Wednesday, May 7, 2014

Wye Oak abandon guitars on "Shriek," but maintain their greatness

When Wye Oak first announced that their latest album, Shriek, wasn't going to feature any guitar, it seemed like a huge mistake.  Their previous three albums weren't defined by lead singer/guitarist Jenn Wasner's six-string prowess, but it was a large part of the appeal.  She doesn't just peddle in riffs -- her guitar work can drone on, provide texture, and yes, deliver a good riff if needed.  Indie rock is already increasingly becoming a genre that lacks bite, and the synth-heavy prospect of this record looked to be a significant blow, given Wasner's status as one of the best guitarists around.

It's true that nothing on Shriek serves the same function that the band's versatile guitar sounds did, but the change in sound has proven to be a lateral move instead of a step down.  The record has a great sense of space that allows the songs more room to breathe -- think "We Were Wealth" on Civilian, but stretched out to an entire album.  There's always been an air of mystery to Wye Oak's songs, but the guitars were a centering force.  Without them, the songs are even more wispy, floating about like some small wonder.  They're slippery tunes that keep your attention by always wriggling out of grasp.  Synths were used merely as a textural element on the band's previous albums, but they've stepped up to fill the vacuum here.  They carry the songs on this record, which often take a more pop leaning in the vein of Wasner's solo efforts in Dungeonesse and Flock of Dimes.  "Glory," one of the faster paced songs, is centered around a catchy 80s hook, and the synthesizers even veer into chiptune territory in places.  And while they may not be the inventive, droney sounds of her guitar work, Wasner's debut as a bassist isn't too shabby either.  Her deep, knobby basslines add a new flavor to the songs that compliment the buoyant synths well.

The element in the band's formidable arsenal that gets the most time to shine is Wasner's voice.  Because people always praise her skills as a guitarist, they tend to elide over her voice, which has always been crystalline.  Before, it  cut through the atmospheric haze of the band's dronier sound, but now it lies right at the center of songs.  Her strengths as a vocalist really show on album highlight "Sick Talk," a swirling, dreamy song in the middle of Shriek.  The way her voice just swims around in those watery keyboards is a thing of beauty.  Despite that, the lyrics still manage to be as mush-mouthed as ever, but it's hard to care when their vehicle of delivery is so mesmerizing.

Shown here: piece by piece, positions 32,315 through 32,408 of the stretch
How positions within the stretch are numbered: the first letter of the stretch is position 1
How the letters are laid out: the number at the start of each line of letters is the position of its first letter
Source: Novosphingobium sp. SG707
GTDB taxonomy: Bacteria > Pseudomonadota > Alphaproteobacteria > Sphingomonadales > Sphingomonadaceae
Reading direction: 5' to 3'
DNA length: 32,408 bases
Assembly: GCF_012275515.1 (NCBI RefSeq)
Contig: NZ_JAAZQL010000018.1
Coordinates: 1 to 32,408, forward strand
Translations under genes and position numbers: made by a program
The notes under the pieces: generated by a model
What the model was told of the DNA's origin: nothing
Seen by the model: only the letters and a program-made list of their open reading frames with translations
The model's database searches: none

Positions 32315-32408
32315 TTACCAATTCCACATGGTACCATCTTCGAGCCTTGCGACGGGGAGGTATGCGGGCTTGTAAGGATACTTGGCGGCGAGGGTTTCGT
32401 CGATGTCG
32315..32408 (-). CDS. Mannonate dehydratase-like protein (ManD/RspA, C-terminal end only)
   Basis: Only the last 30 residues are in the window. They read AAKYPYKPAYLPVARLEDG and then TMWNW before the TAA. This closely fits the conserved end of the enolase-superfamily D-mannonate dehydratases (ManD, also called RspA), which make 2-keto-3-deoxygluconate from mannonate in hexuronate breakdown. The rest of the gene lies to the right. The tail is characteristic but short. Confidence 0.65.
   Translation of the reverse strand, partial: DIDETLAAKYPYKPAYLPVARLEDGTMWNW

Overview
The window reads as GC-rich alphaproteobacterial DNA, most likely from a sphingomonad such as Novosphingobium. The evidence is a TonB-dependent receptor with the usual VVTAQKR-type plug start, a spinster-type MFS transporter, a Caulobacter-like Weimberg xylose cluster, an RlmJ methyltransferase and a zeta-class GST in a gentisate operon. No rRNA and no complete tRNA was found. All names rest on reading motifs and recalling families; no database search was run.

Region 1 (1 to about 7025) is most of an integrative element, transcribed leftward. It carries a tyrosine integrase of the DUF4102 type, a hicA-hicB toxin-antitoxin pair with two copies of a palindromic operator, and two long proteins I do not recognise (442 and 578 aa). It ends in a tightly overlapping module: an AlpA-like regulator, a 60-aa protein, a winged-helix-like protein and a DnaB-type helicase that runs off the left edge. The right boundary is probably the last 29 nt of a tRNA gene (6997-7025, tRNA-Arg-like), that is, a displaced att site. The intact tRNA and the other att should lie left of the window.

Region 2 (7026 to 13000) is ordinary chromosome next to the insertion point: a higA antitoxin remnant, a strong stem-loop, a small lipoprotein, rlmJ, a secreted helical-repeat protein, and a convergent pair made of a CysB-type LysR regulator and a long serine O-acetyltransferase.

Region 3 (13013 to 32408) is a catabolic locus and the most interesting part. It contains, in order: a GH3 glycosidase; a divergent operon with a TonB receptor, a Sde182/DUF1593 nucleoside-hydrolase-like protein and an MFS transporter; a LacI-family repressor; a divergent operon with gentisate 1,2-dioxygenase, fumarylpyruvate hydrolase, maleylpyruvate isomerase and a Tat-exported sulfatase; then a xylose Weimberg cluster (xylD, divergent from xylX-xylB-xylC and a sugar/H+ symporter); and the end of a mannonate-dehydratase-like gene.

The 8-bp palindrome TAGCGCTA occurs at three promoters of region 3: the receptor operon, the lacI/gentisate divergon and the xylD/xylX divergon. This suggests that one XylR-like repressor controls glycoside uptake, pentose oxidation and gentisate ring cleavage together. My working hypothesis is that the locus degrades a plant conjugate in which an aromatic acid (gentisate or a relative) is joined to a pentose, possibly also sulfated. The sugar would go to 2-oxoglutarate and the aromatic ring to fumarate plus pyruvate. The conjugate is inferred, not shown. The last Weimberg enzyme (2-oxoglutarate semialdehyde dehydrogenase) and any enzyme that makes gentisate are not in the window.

For getting so much pre-release buzz for its sonic changes, the record is more experimental from a structural standpoint.  Shriek is an album full of curveballs; it always keeps you on your feet.  There's something exhilarating and high stakes about the way that these 10 tracks twist and turn, giving little indication of what lies around the corner.  Just look at the way the high-stepping verses of "Despicable Animal" and the primal ones in "Paradise" dissolve into gorgeous, subdued choruses.  "I Know the Law" feels like it's about to spread wide open at any second, but the most it does is deliver a layered vocal bridge.  All of this makes the album seem academic, but it's actually quite relaxed and catchy.

Really, the band has never been afraid to change things up.  Go back and look at their discography and you'll see that even though there's a distinct Wye Oak stamp between albums, none of them sound the same.  If Children resembled the quiet indie rock that was standard at the time, The Knot ventures into post-rock territory, and Civilian alternates between dreamy and jagged.  In that light, Shriek is less a stylistic overhaul than it is a normal step along the path.  It'd be nice to hear prominent guitar and synth on the next record, but Wye Oak isn't about taking requests.  They give us what we need, not what we want.

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